Better Education Conference Workshop led by Greg Whitby
Summarised by Anemie Beck, SCEA Board member
Greg Whitby, CEO leading Catholic Schools in the diocese of Woolongong and Paramatta, themed his talk "Singing the Lord's song in a strange land". He stressed that living and teaching from a Christian world view is by nature counter-cultural. To create change we need to use the strong narrative of the Bible to create a narrative for God in a "strange land". He quoted Sir Ken Robinson about Death Valley and it's dormant state and likened it to leadership. Greg feels that the role of a good leader is to manage climate control: Create a climate suitable for change / innovation.
We watched a movie clip about a little robot called Buddy that is used in a special needs classroom in one of his schools and asked the audience what we thought the strengths of this program was and where did we think the idea came from. The audience touched on some good ideas and Greg summarised that in history great ideas developed often from fluid networks that met casually in coffee shops all over the world. He feels the experts are the people who work at ground level and today's coffee shops is often a different space, sometimes even a virtual space. In education the experts are the occupants of the classroom. The students and the teachers can tell very clearly what works and what doesn't. An effective leader listens to these members of the network, and enables them to use all the wonderful resources available through technology to develop ideas about what can work for the specific needs identified.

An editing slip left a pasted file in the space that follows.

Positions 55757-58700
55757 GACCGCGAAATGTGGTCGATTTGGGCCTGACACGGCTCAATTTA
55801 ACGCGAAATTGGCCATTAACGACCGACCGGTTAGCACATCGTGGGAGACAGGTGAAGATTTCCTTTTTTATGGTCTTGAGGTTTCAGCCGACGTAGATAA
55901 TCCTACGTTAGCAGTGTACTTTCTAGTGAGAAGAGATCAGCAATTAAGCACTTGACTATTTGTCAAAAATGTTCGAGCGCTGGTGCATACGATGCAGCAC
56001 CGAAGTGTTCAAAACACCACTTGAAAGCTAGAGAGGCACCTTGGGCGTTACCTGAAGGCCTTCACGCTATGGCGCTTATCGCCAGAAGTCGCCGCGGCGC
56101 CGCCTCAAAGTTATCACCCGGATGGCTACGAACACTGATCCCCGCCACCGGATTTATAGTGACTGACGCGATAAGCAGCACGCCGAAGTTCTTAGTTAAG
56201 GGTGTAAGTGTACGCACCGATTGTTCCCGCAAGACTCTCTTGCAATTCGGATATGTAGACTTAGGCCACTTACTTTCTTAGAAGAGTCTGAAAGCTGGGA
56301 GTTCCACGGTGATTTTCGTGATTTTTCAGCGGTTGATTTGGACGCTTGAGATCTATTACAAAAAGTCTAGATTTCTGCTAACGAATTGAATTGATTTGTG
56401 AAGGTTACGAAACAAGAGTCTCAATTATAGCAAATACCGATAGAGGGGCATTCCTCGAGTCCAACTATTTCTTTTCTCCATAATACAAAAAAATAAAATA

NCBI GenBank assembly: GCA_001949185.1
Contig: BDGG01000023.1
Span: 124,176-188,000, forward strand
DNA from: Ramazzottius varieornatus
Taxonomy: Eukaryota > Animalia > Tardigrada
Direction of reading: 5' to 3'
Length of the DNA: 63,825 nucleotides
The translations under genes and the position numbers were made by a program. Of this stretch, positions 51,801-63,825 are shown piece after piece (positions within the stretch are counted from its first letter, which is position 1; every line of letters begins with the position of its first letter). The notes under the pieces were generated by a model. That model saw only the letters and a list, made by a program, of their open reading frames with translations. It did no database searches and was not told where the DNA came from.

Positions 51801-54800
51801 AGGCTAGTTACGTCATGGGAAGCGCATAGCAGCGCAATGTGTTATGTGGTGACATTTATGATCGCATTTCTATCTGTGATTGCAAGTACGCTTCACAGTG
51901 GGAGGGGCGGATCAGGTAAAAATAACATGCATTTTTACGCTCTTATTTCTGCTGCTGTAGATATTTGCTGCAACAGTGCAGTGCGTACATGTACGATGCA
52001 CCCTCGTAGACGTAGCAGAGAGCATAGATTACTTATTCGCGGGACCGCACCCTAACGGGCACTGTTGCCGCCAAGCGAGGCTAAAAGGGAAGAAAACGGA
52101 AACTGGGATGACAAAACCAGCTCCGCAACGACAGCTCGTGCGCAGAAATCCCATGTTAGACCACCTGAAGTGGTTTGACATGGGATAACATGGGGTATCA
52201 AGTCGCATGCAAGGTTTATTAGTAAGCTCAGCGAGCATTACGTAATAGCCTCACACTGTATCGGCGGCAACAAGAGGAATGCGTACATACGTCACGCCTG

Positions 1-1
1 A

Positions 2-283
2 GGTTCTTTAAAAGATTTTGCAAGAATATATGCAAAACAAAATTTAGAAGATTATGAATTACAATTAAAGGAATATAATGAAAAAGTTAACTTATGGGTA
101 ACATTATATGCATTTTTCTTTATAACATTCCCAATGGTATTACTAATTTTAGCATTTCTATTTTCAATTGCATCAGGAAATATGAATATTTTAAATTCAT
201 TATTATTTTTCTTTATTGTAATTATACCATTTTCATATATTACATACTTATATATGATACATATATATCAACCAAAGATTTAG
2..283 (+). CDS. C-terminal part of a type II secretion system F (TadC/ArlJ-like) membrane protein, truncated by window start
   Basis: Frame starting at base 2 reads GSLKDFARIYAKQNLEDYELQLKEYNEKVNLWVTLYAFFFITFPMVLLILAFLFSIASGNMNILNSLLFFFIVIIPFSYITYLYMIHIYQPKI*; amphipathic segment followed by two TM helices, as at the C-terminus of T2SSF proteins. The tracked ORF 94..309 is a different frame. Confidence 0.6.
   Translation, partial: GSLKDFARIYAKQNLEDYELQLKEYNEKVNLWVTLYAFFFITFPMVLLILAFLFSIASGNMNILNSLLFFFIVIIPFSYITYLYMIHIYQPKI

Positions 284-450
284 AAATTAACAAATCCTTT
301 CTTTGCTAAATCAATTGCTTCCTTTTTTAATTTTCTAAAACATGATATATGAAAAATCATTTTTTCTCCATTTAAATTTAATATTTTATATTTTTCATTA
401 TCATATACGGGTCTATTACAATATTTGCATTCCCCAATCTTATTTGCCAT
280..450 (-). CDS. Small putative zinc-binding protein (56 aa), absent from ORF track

Greg reminded leaders to keep the focus on the correct target, which should be student learning, followed by teachers teaching, then teachers learning, etc. in an increasing circle. To be innovative, we do not need to re-invent the wheel or anything spectacular like that. We just have to find new, effective uses for the affordable technologies and resources available. That way, our student learning will improve in the most God inspired innovative ways.